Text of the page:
Mikael Backlund is close to returning to action, which is great news for the Flames. The 25-year-old Swedish centre is one of their best forwards, and part of the reason the Flames have had such disastrous possession numbers this season - they're 29th in the league at 44.1%, just a few decimal points back of the Toronto Maple Leafs and Colorado Avalanche, but a far cry from anything good - can be attributed to his loss. Backlund has only played 11 games this season, and due to his pre-season abdominal strain and subsequent surgery in November, we can assume he wasn't at 100% for any of them.
Long story short, when Backlund comes back, the Flames should improve by default. He's a less heralded player, mostly because he doesn't necessarily put up major points, but he plays an effective, if not-flashy style.
And when he returns, the Flames will have to send someone down. The question is, who should that someone be?
The way I see it, the Flames are down to two choices: Markus Granlund and Brian McGrattan. Granlund because he's the only remaining waiver-exempt player the team will entertain sending down (he, along with Josh Jooris, are the only players that were not on the Flames to start the season, but Jooris has been told he's made the team full-time; Granlund has not), and McGrattan because of 40 games so far this season, he's only dressed for eight of them, and has yet to reach an allotted ice time of 10 minutes. The last time McGrattan played was on Dec. 6, 2014, and before then, just two games in November. After playing a career-high 76 games in the 2013-14 season, he appears to no longer be in the Flames' plans.
Nobody else on the Flames seems like a choice to be sent down in lieu of Backlund's return: they all either require waivers, have been a relatively regular presence in the lineup, or both.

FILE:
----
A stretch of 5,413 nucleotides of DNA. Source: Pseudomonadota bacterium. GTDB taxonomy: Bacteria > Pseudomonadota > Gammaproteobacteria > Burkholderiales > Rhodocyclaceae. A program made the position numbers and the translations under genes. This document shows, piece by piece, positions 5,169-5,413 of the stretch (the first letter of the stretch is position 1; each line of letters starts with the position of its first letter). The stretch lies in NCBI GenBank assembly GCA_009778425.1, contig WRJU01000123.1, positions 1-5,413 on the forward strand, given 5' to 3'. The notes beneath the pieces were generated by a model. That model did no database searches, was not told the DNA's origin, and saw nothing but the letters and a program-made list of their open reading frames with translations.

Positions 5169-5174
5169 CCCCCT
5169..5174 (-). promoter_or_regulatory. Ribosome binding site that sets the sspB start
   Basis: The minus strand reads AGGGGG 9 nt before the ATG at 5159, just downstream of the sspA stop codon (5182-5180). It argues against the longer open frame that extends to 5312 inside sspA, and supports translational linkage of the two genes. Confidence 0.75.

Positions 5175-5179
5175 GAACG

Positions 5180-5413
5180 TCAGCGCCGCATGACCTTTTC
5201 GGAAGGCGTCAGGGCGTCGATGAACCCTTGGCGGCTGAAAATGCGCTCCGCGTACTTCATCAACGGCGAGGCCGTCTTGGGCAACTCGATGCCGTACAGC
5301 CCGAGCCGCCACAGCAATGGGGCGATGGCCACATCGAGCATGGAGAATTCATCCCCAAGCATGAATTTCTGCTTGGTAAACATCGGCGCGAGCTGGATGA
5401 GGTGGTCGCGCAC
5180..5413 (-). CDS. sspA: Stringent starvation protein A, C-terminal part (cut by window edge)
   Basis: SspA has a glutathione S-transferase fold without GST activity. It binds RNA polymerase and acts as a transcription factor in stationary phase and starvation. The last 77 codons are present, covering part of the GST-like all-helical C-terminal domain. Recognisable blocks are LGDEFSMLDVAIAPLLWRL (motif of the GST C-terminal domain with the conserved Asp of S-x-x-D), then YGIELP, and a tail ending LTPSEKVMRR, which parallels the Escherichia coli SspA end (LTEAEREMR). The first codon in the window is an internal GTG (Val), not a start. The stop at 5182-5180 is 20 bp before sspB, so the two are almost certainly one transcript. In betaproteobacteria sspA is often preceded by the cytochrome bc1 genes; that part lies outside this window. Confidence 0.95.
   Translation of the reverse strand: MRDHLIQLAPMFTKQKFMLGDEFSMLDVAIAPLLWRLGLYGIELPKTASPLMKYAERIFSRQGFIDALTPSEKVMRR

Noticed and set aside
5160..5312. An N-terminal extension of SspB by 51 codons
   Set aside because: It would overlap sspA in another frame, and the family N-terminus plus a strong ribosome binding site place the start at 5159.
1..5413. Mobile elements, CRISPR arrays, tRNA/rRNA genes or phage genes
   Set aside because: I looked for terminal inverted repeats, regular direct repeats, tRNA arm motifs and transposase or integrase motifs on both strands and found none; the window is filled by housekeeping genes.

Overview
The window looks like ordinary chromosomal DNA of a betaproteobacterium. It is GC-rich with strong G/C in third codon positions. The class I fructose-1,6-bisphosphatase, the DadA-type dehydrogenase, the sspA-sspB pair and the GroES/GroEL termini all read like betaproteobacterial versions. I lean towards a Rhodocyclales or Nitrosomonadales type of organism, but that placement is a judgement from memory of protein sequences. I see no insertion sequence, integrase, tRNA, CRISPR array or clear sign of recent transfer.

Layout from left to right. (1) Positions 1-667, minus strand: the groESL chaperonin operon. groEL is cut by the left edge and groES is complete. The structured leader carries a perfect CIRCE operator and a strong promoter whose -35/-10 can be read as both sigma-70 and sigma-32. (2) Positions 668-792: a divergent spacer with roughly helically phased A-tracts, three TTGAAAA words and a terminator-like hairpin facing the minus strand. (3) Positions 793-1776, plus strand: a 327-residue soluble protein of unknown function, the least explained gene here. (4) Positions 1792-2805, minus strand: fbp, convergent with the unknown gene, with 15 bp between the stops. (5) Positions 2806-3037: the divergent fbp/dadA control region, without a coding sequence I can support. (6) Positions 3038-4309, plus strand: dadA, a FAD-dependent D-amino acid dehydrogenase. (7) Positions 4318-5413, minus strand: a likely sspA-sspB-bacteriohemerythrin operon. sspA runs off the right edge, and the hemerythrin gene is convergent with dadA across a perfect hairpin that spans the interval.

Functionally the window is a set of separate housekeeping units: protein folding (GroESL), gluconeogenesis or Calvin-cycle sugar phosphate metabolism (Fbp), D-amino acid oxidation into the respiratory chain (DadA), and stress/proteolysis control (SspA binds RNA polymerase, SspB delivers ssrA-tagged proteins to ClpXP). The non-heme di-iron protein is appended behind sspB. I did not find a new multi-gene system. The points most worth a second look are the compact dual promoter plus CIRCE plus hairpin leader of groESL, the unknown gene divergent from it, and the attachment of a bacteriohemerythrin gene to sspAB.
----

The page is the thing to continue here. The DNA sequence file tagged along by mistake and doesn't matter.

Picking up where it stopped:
So, who should be sent down: Granlund or McGrattan?
The case to send down Markus Granlund
Granlund has had a pretty good showing thus far in his young career. Over 36 games, he's scored seven goals and put up 16 points (for comparison's sake, his much more heralded brother, Mikael Granlund, scored four goals and 14 points over the same number of games). He's proven he's talented, and has helped the team win a number of games. At the same time, he doesn't seem to be NHL ready just yet. This season, is corsi relative to the Flames is negative: a value of -4.3% 29 games into the current season, the fifth worst out of all regulars.
- Granlund doesn't appear to be a regular NHLer just yet. He's only 21 years old, so it's not like a demotion to the AHL is a death sentence for his career. This is only his second season playing hockey in North America. There's lots of time for him. In the meantime, playing in the AHL against competition more suited for him at this stage of his development is probably better for him overall.
- To add on to that point: while Granlund has certainly had some excellent showings in some games this season, more recently, he's been getting destroyed. Over the past seven games, his CF% values have been below 50%. His last showing was his worst yet, as he only managed 11.8% CF against the Islanders. It could be a sign that he's reached his current limit for playing against NHL competition, and is starting to burn out.